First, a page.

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Premix fuel, pair-trawling still problematic – Fishermen

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FishingPair trawling and difficulties associated with the acquisition of premix fuel by fishers remain a challenge, particularly in the Central and Western Regions, in spite of efforts made by successive governments to reverse the situation.

Nii Abeo Kyerekuanda IV, Executive Secretary of Ghana National Canoe Fishermen Council, who made the observation on Thursday called on the Government to establish a Committee of Inquiry to address the recurrent problems in the fishing industry once and for all.

He was speaking to journalists at the end of the launch of the fibre glass boats and canoes project in Accra.

The project is being facilitated by Ghana-Egypt Fibre Glass Industry Company.

Nii Kyerekuanda alleged that some individuals hoards the premix fuel and later sell the petroleum product to fishers at a higher price.

He claimed that the product is delivered to areas that have no fishing communities.

Nii Kyerekuanda raised the alarm that the fishing industry is near collapse.

He said artisan fishing which contributed to 70 per cent of the total catch of fishes in the country is in dire straits.

Artisan fishing is any kind of small-scale, low-technology, commercial or subsistence fishing practices.

The practice is particularly among coastal or island ethnic groups that use conventional techniques such as rod and tackle, arrows and harpoons, throw nets and drag nets, and traditional fishing boats.

Nii Kyerekuanda expressed worry about the use of unorthodox methods of fishing, which includes use of light, dynamite and chemical substances such as carbide to fish.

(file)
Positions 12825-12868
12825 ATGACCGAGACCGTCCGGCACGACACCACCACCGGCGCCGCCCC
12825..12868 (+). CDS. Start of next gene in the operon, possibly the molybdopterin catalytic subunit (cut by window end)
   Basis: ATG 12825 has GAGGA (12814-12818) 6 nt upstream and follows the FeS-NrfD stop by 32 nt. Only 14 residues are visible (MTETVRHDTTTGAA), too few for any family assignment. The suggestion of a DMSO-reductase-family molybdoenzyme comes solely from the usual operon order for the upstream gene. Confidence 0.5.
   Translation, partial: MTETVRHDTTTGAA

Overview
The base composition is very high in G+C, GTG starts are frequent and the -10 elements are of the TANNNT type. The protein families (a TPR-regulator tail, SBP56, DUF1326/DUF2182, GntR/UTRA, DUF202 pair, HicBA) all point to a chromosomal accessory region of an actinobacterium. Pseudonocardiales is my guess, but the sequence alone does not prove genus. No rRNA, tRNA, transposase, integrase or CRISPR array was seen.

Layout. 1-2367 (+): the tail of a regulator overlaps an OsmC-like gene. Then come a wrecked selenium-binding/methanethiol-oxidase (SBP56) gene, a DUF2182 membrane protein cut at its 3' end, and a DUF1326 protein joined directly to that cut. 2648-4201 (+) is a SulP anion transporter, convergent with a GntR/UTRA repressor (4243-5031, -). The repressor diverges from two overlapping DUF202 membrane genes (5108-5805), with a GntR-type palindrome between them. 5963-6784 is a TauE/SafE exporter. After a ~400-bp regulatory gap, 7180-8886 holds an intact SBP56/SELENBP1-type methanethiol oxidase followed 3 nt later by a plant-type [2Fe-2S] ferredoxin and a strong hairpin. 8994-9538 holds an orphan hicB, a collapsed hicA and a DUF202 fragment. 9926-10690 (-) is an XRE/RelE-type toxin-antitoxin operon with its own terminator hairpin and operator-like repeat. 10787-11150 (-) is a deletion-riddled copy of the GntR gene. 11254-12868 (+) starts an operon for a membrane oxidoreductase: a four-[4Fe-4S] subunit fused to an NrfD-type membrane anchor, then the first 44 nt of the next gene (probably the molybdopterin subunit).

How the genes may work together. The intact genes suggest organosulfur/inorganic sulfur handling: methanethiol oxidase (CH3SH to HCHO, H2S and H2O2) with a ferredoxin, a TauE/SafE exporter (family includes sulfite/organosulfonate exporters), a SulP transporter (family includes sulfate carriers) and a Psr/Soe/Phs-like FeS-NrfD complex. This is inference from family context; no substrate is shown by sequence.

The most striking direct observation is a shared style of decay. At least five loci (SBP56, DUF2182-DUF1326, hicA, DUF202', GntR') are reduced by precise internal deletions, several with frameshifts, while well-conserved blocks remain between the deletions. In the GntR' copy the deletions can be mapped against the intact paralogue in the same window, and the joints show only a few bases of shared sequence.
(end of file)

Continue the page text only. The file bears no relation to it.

He attributed the low and dwindling fishing stock in the country’s ocean to the improper methods used for fishing.

Mr Nii Lantey Vanderpuye, Deputy Minister of Trade and Industry gave the assurance that his Ministry would collaborate with the Ministry of Fisheries and Aquaculture Development to support the fishers to acquire the fibre glass canoes.

He said his sector Ministry would set up a workshop for building and repairing of canoes.

Mr Vanderpuye expressed Government’s appreciation to Egypt for the support and trade relations.

Mr Aquinas Tawiah Quansah, Deputy Minister of Fisheries and Aquaculture Development appealed to management of the Ghana-Egypt Fibre Glass Industry Company to consider the purchasing powers of fishers to determine an appropriate price for the canoes.

He urged the fishers to use environmentally-acceptable and healthy methods for fishing to protect the ecosystem.

Mr Benedict Lamptey, International Sales Director of Ghana-Egypt Fibre Glass Industry Company said the fibre glass canoes were designed and constructed using original resin materials with a guarantee life span of 20 years.

“Fibre glass products cannot corrode, rust or rot, therefore applying the fibre glass boats and canoes in the fishing business means that there will be reduced boat disasters and fish harvest will increase for the growth of the economy”, he added.

Source: GNA

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